Random Synapses, Class Aves
Greetings, gravity-bound hominids and other carbon-based life forms!
About half way through Wild America (Peterson and Fisher, 1955), White-throated swifts are mentioned as being the fastest known birds. Having recently watched them piloting the winds/updrafts and slicing through the air along the south rim of the Grand Canyon , I can understand the reason for this belief over 50 years ago.
Defiance of gravity among birds ranges from hummingbirds (at great metabolic expense) to the albatrosses and vultures (at comparatively little metabolic expense). As a child, I had recurring, vivid dreams of being a swift or a swallow and I often wished for the ability of flight. However, considering my intense fear of heights, flying seems a strange thing to wish for, eh?
Last night I was sitting at my desk enjoying the night air, perfect temperatures, and the soothing sound of crickets thru my open window by the computer… until a skunk “deodorized” me. Believe me, I now smell better than I did after two weeks in the field in northern Arizona , far and away from the nearest shower! ;-)
When my alarm clock went off this morning I was dreaming about locally nesting Green herons, maybe because Bob Wilson had recently suggested this possibility to me? Or maybe because Rich Levad had always challenged me to find a GRHE nest here in the valley? Truthfully, I have no idea why I was having that dream.
Today we had a black-capped lemon (male Wilson’s warbler) singing in our front yard and he didn’t stray from the small patch of trees in our raised bed. I thought it very strange that he lingered there so long, singing profusely in such a confined space, no where near his breeding habitat.
We are currently feeding quite a few hummingbirds, and we find that mid-May is usually when our north-bound population of hums peaks at our feeders. Typically, our hummer population consists of about 95% male black-chins, with the remainder being female BCHU (no broad-tails). So, who has all the female hums? Coen? Steve? Andrea ? Dona?
Returning soon to Arizona , wandering randomly from transect to transect, counting birds…
Have been away from the keyboard a few weeks, but not away from birds! =)
On a yellow-billed cuckoo quest at several potential sites in southwest Colorado , I came up empty. Otherwise, I have heard of only three reports of YBCU this year in western Colorado : one near the Utah state line along the Colorado River , one (or more?) in the Hotchkiss area, and one in the Gunnison area. If anyone knows of other locations where birds have been encountered, please email me offline. Sincere thanks!
While doing the above mentioned cuckoo surveys for RMBO, I enjoyed a few other interesting birds:
-- Lucy’s warbler and summer tanager along Yellow Jacket Creek
-- Black-chinned hummingbird feeding nestlings near Mancos (8400 ft in ponderosa)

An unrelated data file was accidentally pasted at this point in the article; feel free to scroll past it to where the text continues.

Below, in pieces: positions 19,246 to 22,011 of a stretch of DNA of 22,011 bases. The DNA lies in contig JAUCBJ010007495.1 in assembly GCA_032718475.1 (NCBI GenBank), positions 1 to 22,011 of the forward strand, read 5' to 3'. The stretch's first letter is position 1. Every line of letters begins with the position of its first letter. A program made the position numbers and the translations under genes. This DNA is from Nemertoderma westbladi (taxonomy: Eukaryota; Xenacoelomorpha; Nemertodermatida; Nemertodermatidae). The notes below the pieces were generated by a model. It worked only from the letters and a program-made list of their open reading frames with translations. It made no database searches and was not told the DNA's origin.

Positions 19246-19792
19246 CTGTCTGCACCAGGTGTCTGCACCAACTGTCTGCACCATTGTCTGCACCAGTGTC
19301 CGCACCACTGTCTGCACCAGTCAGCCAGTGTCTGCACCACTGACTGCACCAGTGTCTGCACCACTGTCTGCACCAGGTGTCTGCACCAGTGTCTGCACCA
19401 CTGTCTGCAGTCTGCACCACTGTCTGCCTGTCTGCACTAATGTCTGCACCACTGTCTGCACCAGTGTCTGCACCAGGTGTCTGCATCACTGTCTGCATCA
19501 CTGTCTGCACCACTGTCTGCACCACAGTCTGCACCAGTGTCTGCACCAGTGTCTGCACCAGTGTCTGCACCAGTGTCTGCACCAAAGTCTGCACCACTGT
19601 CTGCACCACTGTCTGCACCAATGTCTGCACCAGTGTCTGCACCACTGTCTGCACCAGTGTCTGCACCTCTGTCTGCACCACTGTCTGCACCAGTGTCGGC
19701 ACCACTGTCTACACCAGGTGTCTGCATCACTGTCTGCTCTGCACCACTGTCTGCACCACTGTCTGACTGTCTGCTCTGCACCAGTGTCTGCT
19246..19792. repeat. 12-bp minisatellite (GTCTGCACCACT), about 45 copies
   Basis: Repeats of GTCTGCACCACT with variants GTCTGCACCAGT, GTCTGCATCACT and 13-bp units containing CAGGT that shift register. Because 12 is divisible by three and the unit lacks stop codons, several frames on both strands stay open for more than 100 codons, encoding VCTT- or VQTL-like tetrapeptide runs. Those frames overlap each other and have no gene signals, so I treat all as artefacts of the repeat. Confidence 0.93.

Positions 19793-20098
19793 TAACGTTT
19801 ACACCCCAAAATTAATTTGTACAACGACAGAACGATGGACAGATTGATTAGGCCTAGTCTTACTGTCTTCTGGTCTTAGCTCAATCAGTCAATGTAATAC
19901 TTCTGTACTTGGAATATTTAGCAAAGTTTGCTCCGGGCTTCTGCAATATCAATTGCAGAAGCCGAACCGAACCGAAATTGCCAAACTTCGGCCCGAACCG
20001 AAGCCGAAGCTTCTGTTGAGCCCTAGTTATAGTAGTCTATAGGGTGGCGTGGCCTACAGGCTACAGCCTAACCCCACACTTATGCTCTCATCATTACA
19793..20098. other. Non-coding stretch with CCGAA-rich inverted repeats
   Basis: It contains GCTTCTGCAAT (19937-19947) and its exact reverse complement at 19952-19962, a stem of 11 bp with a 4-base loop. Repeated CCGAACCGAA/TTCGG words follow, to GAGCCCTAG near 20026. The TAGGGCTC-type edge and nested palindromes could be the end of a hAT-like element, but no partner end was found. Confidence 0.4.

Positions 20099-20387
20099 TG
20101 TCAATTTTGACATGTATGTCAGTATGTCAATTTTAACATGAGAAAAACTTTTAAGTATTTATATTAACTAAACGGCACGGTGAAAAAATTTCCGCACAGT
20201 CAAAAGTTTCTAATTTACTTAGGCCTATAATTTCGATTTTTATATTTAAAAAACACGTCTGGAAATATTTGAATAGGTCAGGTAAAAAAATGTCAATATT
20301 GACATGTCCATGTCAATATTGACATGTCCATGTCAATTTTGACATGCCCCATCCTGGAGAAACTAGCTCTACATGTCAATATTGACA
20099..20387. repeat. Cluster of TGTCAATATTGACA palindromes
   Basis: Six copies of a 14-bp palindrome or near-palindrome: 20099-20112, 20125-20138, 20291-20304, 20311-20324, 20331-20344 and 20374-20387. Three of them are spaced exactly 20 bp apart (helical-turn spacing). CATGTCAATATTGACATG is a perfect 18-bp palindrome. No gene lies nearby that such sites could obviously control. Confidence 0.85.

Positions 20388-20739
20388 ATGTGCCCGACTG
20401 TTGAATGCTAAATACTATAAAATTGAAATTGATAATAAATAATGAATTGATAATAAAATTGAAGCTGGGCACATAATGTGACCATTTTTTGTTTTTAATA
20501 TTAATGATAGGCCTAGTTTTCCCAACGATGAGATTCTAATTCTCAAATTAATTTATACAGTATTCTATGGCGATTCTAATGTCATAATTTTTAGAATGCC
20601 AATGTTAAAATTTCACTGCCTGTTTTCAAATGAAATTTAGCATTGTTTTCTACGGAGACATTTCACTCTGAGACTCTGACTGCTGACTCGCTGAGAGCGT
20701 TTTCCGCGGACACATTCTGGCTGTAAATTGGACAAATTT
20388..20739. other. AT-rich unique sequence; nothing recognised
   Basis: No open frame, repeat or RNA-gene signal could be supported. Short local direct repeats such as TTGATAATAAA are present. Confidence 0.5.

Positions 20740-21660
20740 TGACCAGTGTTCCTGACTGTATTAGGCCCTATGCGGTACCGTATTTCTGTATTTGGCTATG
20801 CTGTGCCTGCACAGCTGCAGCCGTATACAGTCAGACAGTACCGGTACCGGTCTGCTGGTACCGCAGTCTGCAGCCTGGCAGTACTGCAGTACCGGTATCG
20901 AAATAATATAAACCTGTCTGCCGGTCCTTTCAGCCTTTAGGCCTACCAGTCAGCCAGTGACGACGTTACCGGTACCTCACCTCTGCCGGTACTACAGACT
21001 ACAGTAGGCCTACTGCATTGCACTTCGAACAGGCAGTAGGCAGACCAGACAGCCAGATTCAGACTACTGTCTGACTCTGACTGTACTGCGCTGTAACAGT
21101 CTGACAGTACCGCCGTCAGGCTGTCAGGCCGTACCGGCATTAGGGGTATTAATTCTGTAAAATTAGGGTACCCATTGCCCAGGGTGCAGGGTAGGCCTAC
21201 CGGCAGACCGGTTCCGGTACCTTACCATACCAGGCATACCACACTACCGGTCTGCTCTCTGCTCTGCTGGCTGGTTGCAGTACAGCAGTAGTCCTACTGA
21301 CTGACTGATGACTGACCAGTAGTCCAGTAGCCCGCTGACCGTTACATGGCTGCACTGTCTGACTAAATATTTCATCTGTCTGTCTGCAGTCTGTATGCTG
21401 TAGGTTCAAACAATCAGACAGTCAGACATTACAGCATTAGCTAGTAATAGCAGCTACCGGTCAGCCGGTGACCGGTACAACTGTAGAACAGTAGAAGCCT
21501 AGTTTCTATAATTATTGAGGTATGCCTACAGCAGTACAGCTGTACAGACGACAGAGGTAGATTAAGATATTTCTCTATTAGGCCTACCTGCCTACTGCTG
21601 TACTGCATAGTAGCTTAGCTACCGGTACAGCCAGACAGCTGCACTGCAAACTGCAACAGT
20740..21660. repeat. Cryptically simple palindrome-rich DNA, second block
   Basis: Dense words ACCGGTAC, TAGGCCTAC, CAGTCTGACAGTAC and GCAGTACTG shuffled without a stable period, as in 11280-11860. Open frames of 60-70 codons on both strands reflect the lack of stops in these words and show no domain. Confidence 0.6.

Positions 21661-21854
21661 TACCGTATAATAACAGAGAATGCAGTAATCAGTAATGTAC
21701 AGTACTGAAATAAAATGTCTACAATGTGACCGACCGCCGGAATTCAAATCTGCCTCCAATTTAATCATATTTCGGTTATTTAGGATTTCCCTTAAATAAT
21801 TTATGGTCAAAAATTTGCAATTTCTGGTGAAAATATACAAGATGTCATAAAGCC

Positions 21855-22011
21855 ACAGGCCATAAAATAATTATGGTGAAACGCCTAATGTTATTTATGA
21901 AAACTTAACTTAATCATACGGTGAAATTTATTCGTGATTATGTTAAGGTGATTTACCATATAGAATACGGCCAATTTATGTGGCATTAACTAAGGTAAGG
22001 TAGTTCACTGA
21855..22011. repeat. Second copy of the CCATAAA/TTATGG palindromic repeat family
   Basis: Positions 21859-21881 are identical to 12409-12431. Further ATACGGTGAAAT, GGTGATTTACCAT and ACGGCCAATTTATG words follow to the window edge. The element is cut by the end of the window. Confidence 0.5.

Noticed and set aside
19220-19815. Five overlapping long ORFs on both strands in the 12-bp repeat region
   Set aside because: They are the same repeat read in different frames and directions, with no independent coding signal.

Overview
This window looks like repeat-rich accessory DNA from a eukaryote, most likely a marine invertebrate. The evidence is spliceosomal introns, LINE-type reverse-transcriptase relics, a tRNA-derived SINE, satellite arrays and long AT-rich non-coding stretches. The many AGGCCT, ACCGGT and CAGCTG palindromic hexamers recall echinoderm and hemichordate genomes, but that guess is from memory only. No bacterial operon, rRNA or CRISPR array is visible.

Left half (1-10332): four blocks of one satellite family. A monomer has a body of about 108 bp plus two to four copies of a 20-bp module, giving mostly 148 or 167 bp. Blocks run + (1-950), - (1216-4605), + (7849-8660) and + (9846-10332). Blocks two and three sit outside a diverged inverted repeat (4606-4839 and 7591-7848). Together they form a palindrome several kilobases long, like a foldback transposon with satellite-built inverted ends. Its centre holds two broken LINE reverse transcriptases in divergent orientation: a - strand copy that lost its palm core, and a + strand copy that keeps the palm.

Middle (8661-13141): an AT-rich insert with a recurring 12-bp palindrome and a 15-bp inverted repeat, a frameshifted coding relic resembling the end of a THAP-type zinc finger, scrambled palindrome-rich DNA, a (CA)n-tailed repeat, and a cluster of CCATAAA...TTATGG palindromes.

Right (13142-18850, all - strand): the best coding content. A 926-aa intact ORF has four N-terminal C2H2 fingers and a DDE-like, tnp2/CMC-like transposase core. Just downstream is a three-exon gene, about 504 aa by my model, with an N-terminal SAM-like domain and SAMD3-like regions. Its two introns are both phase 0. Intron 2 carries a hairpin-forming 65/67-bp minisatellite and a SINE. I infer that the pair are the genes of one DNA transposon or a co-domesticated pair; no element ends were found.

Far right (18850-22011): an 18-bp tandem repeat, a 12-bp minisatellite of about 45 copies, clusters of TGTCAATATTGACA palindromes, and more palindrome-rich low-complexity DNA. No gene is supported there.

-- Above tree line at Engineer Pass were golden eagle 2, brown-capped rosy-finch 6, and American pipits too numerous to count, but no ptarmigan
-- American dipper feeding young along the river in Lake City , while black swift 3 swirled around above the river
-- Mountain bluebirds feeding nestlings in a drain pipe under a cattle guard near Spring Creek Pass ! Huh?
-- Bumper sticker I saw in Alamosa featured a schematic of a walking fish and these words: “We have the fossils. We win.” ;-)
Has anyone encountered ponderosa pine at elevations lower than 5700 ft in western Colorado ? I found them at this elevation in two locations… along highway 151 in Archuleta County and along highway 141 in Mesa County .
Is anyone tracking the acorn woodpecker population at Rafter J? Are they increasing substantially? I found two on a telephone pole on my way to their usual location, but well before I got there.
Vireo no, shorebirds yes! I went looking for Coen ’s yellow-throated vireo at Beaver Creek fishing access yesterday morning but came up empty. Lots of songful species were there, however. En route home I stopped at Cheney Reservoir and saw ibis species 7, long-billed dowitcher 2, solitary sandpiper 1, greater yellowlegs 1, willet 1, and loggerhead shrike 1.
This morning, Missy and I drove out to Highline State Park to identify the fledgling raptors that Alexis had emailed me about. We found two of them perched in a large cottonwood between camp sites 26 and 27, the smallest, fluffiest, fledged red-tailed hawks I have ever seen, standing right next to their nest. We then went looking for Nic’s white-winged doves along Mesa Ave in GJ and found two of them before we had the car doors closed. Thank you, Nic!!! =)
In our yard, the familiar array of sounds created by adult male Rufous hummingbirds has returned and subsumed all other avian sounds. Their whining wings and incessant cussing are welcome “music” to my ears! Inefficient flight, yes, but pure kinetic energy! Missy reports our first Rufous was on 17 July and our first Calliope was on 24 July, both males of course. Today, males of all four expected hummingbird species have been here at our feeders. Unusual for our yard (4600 ft elevation) in July have been a northern mockingbird (at our water feature), white-breasted nuthatch, mountain chickadee, western bluebird, and ca. 40 common nighthawks overhead.